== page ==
An inside view of the EGI: Melissa Luna
This post was written by EGI Fellow Melissa Luna
In early 2014, while writing my thesis as a graduate student at the University of Washington, I came across the recently launched 2013 pilot phase of the Environment and Gender Index (EGI), developed by IUCN. After my own struggle to find sex-disaggregated data in the environmental sector for my research, I was delighted to discover the EGI.
The EGI initiative is dedicated to improving information and empowering countries to take steps toward the promotion of gender equality in relation to the environmental sector. Across the globe, women are heavily involved in the environmental sector, including in agriculture, fisheries, forestry, and in adapting to and mitigating climate change. However, women’s participation and representation in decision-making processes that pertain to sustainability of the resources on which they depend is often restricted.
Therefore, as a part of the EGI’s goal to improve information, my tasks at IUCN’s Global Gender Office—the “GGO”—were to: 1) support and lead the development of a global database measuring women’s participation in environmental decision making; and 2) develop in-depth case studies in Ecuador, Liberia, and the Philippines regarding women’s participation in formal decision-making processes. I learned in my work with the EGI that women across the globe, perhaps not surprisingly, generally participate less in formal decision making, particularly in community structures within developing nations, and generally have less access to and control over natural, financial, and educational resources.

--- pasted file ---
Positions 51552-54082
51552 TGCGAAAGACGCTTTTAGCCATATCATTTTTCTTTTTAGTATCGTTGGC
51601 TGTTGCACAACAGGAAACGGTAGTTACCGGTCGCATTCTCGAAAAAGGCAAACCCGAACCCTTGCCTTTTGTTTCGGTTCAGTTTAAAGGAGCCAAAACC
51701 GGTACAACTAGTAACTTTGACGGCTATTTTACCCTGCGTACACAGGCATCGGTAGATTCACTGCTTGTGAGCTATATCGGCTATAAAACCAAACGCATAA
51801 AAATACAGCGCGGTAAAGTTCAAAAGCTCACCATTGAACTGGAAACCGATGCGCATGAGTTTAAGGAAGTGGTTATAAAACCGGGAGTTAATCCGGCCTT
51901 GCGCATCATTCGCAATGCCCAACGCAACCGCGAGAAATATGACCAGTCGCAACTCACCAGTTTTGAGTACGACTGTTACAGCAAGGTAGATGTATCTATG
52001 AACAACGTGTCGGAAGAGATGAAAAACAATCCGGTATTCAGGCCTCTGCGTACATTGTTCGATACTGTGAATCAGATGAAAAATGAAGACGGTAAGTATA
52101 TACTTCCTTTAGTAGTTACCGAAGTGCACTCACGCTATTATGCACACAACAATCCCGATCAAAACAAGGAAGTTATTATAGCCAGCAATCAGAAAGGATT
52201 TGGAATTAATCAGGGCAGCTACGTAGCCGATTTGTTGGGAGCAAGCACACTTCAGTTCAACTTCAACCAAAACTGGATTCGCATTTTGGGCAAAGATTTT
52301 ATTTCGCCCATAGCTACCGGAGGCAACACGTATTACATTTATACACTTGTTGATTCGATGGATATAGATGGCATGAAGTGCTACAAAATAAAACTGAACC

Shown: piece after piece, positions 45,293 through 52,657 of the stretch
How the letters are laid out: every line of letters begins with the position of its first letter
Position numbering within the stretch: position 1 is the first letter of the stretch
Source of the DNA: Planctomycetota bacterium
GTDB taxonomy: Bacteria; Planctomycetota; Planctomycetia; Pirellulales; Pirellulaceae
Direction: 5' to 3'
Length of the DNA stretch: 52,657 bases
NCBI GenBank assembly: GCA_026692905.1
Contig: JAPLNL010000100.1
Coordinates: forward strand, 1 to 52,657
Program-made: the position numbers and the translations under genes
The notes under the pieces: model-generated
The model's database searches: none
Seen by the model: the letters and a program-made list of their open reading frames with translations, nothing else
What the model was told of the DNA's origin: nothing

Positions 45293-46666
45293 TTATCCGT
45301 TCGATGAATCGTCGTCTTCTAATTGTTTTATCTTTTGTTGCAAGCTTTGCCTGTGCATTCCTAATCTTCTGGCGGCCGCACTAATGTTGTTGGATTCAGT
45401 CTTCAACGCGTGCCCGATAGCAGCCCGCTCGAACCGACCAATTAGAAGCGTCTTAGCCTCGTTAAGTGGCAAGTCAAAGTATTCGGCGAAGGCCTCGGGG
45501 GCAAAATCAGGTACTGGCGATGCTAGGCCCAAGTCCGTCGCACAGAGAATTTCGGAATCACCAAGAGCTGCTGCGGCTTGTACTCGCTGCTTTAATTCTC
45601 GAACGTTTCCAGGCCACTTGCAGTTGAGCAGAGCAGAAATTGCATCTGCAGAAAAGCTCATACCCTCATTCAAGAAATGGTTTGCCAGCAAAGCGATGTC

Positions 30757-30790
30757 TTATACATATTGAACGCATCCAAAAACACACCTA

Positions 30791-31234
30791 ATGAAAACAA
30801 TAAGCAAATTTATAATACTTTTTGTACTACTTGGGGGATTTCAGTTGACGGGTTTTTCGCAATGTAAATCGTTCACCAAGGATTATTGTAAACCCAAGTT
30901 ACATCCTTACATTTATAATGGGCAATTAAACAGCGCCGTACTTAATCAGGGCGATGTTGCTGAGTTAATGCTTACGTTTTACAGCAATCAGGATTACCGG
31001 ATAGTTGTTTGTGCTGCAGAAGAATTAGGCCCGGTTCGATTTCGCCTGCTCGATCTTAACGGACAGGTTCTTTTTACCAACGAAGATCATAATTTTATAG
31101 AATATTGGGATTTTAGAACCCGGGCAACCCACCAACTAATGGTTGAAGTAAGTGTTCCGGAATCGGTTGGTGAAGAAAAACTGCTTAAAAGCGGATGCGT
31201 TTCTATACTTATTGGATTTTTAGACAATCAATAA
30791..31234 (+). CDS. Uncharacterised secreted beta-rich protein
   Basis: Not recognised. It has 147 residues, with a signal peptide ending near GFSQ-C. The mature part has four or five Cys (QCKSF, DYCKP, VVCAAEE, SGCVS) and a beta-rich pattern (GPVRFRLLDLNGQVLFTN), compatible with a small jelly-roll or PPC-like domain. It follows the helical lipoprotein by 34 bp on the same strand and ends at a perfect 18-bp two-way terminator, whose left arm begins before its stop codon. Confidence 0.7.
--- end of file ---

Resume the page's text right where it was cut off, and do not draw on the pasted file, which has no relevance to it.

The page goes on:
Without the consideration of gender dimensions, the success and sustainability of conservation programs can be undermined. There is still an incredible need to advance women’s role and build capacity to address the inequalities between women and men within the environmental sector.
It has been a lovely experience working for the GGO. The women of the GGO are inspiring—their grace, elegance, intelligence, and passion for women’s empowerment in the environmental sector are traits to be admired. Over the past year, I’ve learned many lessons first-hand—like women can play a great role in leadership. We need more women across the world to play leading roles, demand women’s rights, and work to build the capacity of others for the sake of environmental and social change. As a woman and conservation activist, I feel impassioned to build expertise in gender and work to reduce the inequalities between women and men as a way of improving conservation program effectiveness. I intend to take all the lessons I learned from the GGO and apply them in my future career as a marine conservation practitioner.